School of information risk management
Whether you are the managing director or a shift leader, the way you lead is the single biggest success factor for everyone you work with. Leaders change the organisations around them. They make a difference to the business, rather than just making the business work. Leadership is about what you do. It involves learnable skills that can be applied to the tasks that occur in every business.
This briefing tells you how to make leadership work in practice. It covers: * The leadership functions of a manager - and those of a managing director. * Leading a successful team. * How to achieve more as a leader.
1. Leadership at All Levels
Leadership is about creating positive change to achieve long-term objectives.
1.1 Leadership involves having a vision and setting goals , then moving the business towards them. * Making the best use of resources, including people's talent, is the key skill.
1.2 Leaders have to demonstrate the authority to lead. * For example, in a new job you should usually start by asking questions. You need a sound knowledge base and the confidence and trust of the people you will lead.
1.3 Leading a team means developing and motivating individuals and groups * This includes helping people find meaning and purpose in what they are doing, so that it is seen to be worthwhile. * Leaders create more leaders. By setting a positive example and allowing people to learn and develop on the job, you encourage them to take a more proactive role.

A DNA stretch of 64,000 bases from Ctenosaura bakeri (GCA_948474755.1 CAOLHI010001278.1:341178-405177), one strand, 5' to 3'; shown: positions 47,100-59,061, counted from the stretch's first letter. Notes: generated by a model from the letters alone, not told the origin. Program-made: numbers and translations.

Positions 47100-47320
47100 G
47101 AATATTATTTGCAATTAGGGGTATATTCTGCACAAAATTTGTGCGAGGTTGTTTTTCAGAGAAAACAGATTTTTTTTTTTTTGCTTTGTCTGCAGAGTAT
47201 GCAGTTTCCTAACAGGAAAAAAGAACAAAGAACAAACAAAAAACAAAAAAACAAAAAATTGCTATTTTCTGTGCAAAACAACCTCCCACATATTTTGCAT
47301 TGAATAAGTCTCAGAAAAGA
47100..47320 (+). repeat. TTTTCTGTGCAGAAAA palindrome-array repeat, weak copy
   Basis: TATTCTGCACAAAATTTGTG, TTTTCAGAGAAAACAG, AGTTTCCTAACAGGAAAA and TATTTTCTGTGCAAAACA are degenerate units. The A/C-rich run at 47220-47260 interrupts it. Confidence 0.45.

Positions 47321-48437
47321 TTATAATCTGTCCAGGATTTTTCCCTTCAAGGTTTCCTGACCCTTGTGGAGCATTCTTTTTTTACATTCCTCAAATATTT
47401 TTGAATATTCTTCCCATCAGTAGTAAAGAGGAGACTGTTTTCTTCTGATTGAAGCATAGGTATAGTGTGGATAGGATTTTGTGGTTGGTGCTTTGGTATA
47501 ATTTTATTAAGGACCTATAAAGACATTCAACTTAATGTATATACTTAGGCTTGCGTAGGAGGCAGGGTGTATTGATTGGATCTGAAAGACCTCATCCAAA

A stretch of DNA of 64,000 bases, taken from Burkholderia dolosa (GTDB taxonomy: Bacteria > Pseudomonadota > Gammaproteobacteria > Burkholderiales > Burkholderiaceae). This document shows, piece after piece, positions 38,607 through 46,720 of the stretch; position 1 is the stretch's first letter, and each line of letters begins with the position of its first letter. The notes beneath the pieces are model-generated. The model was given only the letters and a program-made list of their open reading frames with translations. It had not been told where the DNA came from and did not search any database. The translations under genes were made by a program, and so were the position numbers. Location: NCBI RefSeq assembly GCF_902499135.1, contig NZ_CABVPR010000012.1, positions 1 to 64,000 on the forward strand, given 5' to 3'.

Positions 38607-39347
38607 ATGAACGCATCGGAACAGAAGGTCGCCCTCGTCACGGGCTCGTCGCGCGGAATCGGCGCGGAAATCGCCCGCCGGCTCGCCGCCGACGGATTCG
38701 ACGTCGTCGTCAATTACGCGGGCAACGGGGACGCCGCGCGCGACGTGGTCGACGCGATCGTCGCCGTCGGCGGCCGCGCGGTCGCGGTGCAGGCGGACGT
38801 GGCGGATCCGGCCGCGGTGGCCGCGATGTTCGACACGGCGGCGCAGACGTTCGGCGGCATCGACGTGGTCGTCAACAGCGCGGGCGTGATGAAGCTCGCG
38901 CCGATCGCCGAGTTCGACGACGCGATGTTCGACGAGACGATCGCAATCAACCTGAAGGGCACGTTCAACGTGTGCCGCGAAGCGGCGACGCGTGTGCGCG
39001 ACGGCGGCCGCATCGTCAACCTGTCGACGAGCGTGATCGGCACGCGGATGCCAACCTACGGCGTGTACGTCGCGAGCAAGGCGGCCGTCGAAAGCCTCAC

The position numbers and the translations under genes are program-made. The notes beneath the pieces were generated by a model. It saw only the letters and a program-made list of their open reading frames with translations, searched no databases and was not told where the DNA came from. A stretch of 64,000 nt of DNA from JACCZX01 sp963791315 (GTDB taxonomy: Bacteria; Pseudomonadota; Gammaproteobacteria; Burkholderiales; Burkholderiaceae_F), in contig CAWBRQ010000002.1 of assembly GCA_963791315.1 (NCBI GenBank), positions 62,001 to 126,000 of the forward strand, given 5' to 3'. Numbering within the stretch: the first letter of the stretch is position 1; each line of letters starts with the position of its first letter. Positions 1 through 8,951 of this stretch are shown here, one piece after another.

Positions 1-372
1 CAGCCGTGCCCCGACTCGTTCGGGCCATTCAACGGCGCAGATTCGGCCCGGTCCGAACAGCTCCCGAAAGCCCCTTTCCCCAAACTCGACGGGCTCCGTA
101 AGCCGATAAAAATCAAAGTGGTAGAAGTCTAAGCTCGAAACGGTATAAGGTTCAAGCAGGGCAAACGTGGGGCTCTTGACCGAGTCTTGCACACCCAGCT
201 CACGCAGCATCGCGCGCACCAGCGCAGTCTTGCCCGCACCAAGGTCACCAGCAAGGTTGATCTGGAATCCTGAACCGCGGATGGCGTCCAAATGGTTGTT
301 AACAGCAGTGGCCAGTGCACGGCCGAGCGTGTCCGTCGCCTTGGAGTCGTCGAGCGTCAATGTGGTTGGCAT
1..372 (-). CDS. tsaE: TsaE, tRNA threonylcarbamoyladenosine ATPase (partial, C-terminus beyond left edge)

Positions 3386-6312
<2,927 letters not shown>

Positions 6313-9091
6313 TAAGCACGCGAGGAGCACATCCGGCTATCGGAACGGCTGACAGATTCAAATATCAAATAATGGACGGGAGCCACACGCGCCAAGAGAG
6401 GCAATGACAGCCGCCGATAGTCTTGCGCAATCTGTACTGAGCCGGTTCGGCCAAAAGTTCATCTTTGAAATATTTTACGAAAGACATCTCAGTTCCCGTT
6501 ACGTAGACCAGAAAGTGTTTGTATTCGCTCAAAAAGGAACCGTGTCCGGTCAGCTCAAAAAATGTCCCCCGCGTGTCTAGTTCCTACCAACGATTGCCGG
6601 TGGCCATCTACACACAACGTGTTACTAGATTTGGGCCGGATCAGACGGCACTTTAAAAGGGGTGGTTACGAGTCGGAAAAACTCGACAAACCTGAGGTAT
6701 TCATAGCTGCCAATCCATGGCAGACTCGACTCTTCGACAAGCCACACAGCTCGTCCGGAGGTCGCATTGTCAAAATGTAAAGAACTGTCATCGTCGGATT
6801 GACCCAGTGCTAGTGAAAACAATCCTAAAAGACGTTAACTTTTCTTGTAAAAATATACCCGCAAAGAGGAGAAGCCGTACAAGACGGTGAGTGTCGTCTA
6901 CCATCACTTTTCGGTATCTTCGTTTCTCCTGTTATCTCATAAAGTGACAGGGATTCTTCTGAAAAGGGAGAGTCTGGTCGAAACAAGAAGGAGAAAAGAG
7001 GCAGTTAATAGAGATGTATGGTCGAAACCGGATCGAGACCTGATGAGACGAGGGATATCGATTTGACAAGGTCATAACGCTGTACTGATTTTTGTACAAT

1.4 Leaders must often press ahead where managers see problems and back off. * For example, every new product idea will face a series of obstacles. A leader will facilitate the process of finding solutions. Managers at supervisor or office level may need inspiration and an opportunity to voice their ideas.
Where Do the Ideas Come From?
Most leaders have their best ideas almost anywhere other than in the office.
At work, there are too many distractions and you become immersed in everyday detail. Ideas come when people have time to think.
Time spent doing anything that brings you into contact with other people's thinking may spark new ideas. * Talking to business people and friends. * Reading books (many leaders get inspiration from biographies). * Paying attention to magazines, newspapers, radio, and TV. * Using web streams and Google Alerts to keep informed. * Using social media and networking.
Ideas can also come to you during time you usually think of as unproductive, from a business point of view: * At home - in the garden or the bath. * On trains and planes or stuck in traffic jams. * While walking, cycling or exercising. * While unconscious, when you decide to 'sleep on it'
2. Leadership from the Top
The managing director has a wider leadership role, which includes leading other leaders.
As a managing director, you should be aware of the following leadership responsibilities.
2.1 Create the vision, based on an understanding of strategic shifts and opportunities. * The vision need not be something you can methodically plan your way towards. * It must be worth the effort or it will not attract people and provide motivation.
2.2 Form the team and a structure that helps you deliver the vision. * For a new line of business, you need to decide your business model: this will determine the infrastructure, people and level of investment that you will need.
3. Communicating the Vision
3.1 As a leader, you are responsible for communicating the company vision. * The vision should inspire enthusiasm, belief, commitment and excitment in employees. * The vision should promote the unique strengths, culture, beliefs and direction of the organisation.
3.2 Company Vision Statements and Mission Statements articulate the vision clearly. * A Mission Statement defines the